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It seems like most modern(as in, past 20 years) processors have used little endian, or at least preferred it(if bi-endian). Was there a reason that they made big-endian the universal order for all network protocols? Is there any actual advantage to it, except for being easier to use for big-endian processors?

marked as duplicate by Anirudh Ramanathan, Roman C, ShadowScripter, Ocaso Protal, Regexident Apr 12 '13 at 9:21

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    Your initial premise is incorrect - just because the x86 family is little endian it doesn't follow that "most modern processors" are little endian. – Paul R Mar 17 '11 at 22:54
  • Does bi-endianness mean a preference for little-endian? Or does it mean preference for big endian with a compatibility mode to cope with the "all the world's a {VAX,i386}" syndrome? – Fred Foo Mar 17 '11 at 23:00
  • The Intel chips were an abomination when they first came out - they still are but we're used to them now :-) There were much nicer architectures with more consistent addressing modes and the "correct" byte ordering, such as the 6800 lineage. – paxdiablo Mar 17 '11 at 23:00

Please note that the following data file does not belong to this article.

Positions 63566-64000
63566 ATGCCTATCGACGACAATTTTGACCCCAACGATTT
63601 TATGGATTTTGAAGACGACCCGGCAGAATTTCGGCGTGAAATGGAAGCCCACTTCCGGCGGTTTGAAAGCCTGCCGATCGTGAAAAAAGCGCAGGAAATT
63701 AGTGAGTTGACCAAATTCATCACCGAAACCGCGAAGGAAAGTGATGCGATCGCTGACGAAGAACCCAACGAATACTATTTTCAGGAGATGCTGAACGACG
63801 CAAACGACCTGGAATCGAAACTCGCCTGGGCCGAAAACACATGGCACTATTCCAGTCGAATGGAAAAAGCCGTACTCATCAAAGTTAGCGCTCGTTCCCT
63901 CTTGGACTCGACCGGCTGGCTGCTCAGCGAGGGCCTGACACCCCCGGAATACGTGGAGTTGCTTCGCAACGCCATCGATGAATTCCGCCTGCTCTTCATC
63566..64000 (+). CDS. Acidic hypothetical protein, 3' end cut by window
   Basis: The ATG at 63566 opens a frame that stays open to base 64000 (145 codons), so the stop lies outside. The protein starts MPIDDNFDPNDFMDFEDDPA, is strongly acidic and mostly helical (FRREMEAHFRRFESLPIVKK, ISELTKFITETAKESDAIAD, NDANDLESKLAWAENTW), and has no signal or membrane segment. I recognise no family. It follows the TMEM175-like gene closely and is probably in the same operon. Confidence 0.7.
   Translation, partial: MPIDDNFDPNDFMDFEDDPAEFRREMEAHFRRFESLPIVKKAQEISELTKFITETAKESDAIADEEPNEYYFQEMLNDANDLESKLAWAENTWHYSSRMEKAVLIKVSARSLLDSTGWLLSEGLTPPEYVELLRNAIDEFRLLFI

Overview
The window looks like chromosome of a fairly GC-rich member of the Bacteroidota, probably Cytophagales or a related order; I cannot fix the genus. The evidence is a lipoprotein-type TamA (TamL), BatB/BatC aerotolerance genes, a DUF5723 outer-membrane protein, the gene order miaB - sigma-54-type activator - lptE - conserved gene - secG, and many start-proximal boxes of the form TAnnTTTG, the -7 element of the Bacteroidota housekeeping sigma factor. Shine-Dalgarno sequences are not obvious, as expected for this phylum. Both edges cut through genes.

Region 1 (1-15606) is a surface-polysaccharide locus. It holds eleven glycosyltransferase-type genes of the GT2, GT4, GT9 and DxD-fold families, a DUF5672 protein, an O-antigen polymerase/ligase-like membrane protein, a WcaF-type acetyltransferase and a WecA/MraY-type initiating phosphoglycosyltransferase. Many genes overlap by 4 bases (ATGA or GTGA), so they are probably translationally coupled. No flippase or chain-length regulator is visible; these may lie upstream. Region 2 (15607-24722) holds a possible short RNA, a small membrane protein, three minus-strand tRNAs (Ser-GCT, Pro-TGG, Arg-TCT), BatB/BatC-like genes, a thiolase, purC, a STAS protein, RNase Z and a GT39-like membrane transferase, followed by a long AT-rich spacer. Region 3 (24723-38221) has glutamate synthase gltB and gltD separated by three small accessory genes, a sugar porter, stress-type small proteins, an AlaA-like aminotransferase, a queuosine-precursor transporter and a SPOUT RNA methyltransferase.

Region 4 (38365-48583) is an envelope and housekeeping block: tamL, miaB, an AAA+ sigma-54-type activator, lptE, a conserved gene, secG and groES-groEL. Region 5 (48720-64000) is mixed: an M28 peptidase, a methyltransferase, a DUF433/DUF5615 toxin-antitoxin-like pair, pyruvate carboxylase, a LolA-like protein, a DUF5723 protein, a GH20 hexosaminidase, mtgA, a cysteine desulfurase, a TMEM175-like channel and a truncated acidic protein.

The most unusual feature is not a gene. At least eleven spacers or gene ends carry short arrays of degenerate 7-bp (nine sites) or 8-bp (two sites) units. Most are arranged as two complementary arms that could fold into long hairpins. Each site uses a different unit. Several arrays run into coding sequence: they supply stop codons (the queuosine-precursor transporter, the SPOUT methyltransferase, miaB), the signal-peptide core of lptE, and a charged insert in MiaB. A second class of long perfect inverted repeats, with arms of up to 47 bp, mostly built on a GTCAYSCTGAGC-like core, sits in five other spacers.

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    Read: ON HOLY WARS AND A PLEA FOR PEACE – mwolfetech Mar 17 '11 at 23:06
  • @lars well, for instance, referencing electronics.stackexchange.com/questions/11535/… the 6502 processor is faster in little endian. I'd wonder if other architectures aren't the same @pax well hell, the PDP-x architectures have nicer assembly code than the x86 :P. – Earlz Mar 17 '11 at 23:08

Big endian was probably chosen because the majority of computers of that era (what, the late 1960's?) used it.

How could they predict the popularity of the 80x86 family and its use of little endian so many years later?

According to Wikipedia:

An often-cited argument in favor of big-endian is that it is consistent with the ordering commonly used in natural languages.[9] Spoken languages have a wide variety of organizations of numbers: the decimal number 92 is/was spoken in English as ninety-two, in German and Dutch as two and ninety and in French as four-twenty-twelve with a similar system in Danish (two-and-four-and-a-half-times-twenty). However, numbers are written almost universally in the Hindu-Arabic numeral system, in which the most significant digits are written first in languages written left-to-right, and last in languages written right-to-left.

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